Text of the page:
This is a collection of wildlife photos taken over the past year, primarily from my back yard (the first two fawn photos were taken in a nearby retention pond and the robin chick nest was in a bush in my front yard). Most of the deer photos were taken through a window so as not to scare them away. However, for a few of the later photos of a young buck, I was able to step outside because he wasn’t afraid of humans, which resulted in higher quality shots.
This is another set of photos from my ride along the California coast, courtesy of my cousin Tim, who picked me up in San Francisco to show me some of the beauty of southern California. This batch includes visits to a foggy beach, a lighthouse, and the city of Monterey. There’s also a rare photo of me (posing with my cousin in front of a restaurant that bears our family name—no relation, though).
A few years ago I went on a business trip to San Francisco, where I decided to take a few extra days to myself to do some exploring. On my first day in San Francisco I met up with my cousin who lives nearby. He took me on a driving tour of the Pacific coast. These photos are from 17-Mile Drive, a scenic route along the Monterey peninsula, featuring rocky coastlines, large crashing waves; and islands of sea lions and birds.
After so many consecutive Northwest trip posts, I’ve decided to start mixing in entries from my other recent trips to add some variety to my blog feed. This is the first batch of photos from my trip to the American Southwest this past summer, featuring shots of animals from Bryce Canyon National Park, Zion National Park, and the north and south rims of the Grand Canyon.
I shot a little bit of everything on this trip: mammals, birds, and reptiles. Many of the animals showed no fear of humans—one of the elk practically let me walk right up to her. I also saw bison on my way into the North Rim of the Grand Canyon but chose not to stop for photos since I already had so many bison photos from my Yellowstone trip. I believe that I heard rattlesnakes during one of my photo stops on Route 66 in the Mojave Desert, but I did not see them, and was not about to go looking.
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A philosopher pondering the larger questions in life.
One of the only signs of life I saw during my 4-mile round trip hike of the Cape Final trail.
The town square.
Do you mind? I’m trying to eat here.
In his three-point stance and ready for some football.
On my first day in Yellowstone National Park I detoured to Lamar Valley to take these photos before checking in to my hotel. Lamar Valley is supposed to be another prime wildlife viewing area, but in my case it proved to be less fruitful than Hayden Valley. Nevertheless, I did see a couple of bison herds here. On my way back out of the valley I stopped for a few shots of the Yellowstone River.
These photos are from my visits to where the buffalo roam: Hayden Valley in Yellowstone National Park. There were herds of bison everywhere I looked—it’s easy to see why Hayden Valley is sometimes referred to as the American Serengeti. On a good day you can also see many other animals passing through the valley, but I wasn’t lucky enough to spot a wolf or bear. When shooting bison (or any wildlife) it’s helpful to have a good zoom lens because you definitely don’t want to get too close to them. They look mild-mannered enough but will charge you if they feel threatened. I saw some people with smartphones getting way too close for comfort.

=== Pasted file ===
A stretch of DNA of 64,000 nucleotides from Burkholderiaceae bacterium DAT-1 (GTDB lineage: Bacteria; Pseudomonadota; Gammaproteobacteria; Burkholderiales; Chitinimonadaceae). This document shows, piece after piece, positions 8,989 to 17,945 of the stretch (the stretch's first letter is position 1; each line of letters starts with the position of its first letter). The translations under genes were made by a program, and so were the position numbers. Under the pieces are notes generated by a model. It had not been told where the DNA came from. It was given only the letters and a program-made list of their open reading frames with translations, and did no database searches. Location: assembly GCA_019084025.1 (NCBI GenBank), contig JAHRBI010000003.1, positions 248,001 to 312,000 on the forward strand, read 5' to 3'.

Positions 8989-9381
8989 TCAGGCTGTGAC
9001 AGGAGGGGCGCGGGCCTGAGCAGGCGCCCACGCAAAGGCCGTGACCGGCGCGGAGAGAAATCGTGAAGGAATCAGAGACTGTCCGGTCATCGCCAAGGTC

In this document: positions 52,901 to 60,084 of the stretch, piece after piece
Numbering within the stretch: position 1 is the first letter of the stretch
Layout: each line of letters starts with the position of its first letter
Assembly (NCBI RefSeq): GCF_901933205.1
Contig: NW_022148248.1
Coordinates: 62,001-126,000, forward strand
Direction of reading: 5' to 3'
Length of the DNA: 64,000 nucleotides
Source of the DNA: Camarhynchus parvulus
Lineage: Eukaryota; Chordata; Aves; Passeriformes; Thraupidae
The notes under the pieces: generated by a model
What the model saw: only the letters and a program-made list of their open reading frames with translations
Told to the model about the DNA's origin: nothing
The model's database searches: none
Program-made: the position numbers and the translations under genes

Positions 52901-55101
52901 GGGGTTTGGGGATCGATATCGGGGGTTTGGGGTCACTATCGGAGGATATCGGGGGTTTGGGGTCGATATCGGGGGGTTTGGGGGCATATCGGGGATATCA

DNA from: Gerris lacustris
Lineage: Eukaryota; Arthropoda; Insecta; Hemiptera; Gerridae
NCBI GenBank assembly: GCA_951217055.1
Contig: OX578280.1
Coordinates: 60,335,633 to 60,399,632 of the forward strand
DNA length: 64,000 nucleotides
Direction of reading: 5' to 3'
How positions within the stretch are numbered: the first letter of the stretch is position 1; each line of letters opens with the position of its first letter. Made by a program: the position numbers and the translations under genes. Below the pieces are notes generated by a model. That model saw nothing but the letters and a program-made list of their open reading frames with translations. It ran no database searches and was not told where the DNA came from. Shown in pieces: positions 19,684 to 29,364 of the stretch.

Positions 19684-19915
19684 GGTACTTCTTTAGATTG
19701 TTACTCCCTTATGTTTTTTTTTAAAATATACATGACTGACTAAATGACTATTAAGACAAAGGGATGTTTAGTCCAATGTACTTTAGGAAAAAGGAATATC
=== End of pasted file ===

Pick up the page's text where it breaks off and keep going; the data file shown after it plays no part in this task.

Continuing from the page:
I went a little nuts with the photos (what can I say, I love animals)—I took so many that it was quite a task to cull them down to the smaller batch I’m sharing here. I forgot to switch over to shutter priority for the action shots, so they’re not nearly as crisp as I would have liked, but I still managed to get some decent ones. In addition to the bison photos I captured some avian wildlife (including a great blue heron) and snapped a few landscapes along the Yellowstone River.
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Buffalo don’t give a shit.
Dust like this sometimes kicks up when they’re fighting. I thought I captured a face-off on camera, but I must have missed it.
On the way to Mount Rushmore I detoured for several scenic drives, including Custer State Park’s Wildlife Loop, which takes you through rolling green hills reminiscent of the English countryside. For most of the drive I did not encounter much wildlife except for a lone antelope and a distant herd of bison, but toward the end I came upon a vast field of prairie dogs, antelope, and other animals. It’s a nice, pleasant drive, worth the diversion if you have the time.
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Antelope having a siesta.
Herd of bison in the distance.
Wider shot of antelope (foreground) and rolling hills.
All of the dirt mounds in the field here are prairie dog holes.
You can see how the prairie dogs have worn paths in the grass between their holes.
Antelope in the distance, prairie dog holes in the foreground.
There is a giant field beneath Devils Tower that is entirely covered with prairie dogs. I was so mesmerized by the little critters with their cute screeching noises that I almost forgot I was there to visit the tower.
It’s almost that time of year again when multitudes of bird species will begin flying in and out of the forest behind my house, so I don’t even need to leave the comfort of my backyard patio to go bird watching. 🙂
Here’s a shot from the spring of 2013 taken with my old megazoom point-and-shoot.
This was taken on a Cape Forchu, Nova Scotia beach that we had entirely to ourselves, except for the sandpipers. I captured this little guy digging for food away from the rest of the flock. It’s not the highest quality shot, but I like the way his entire reflection is visible in the wet sand.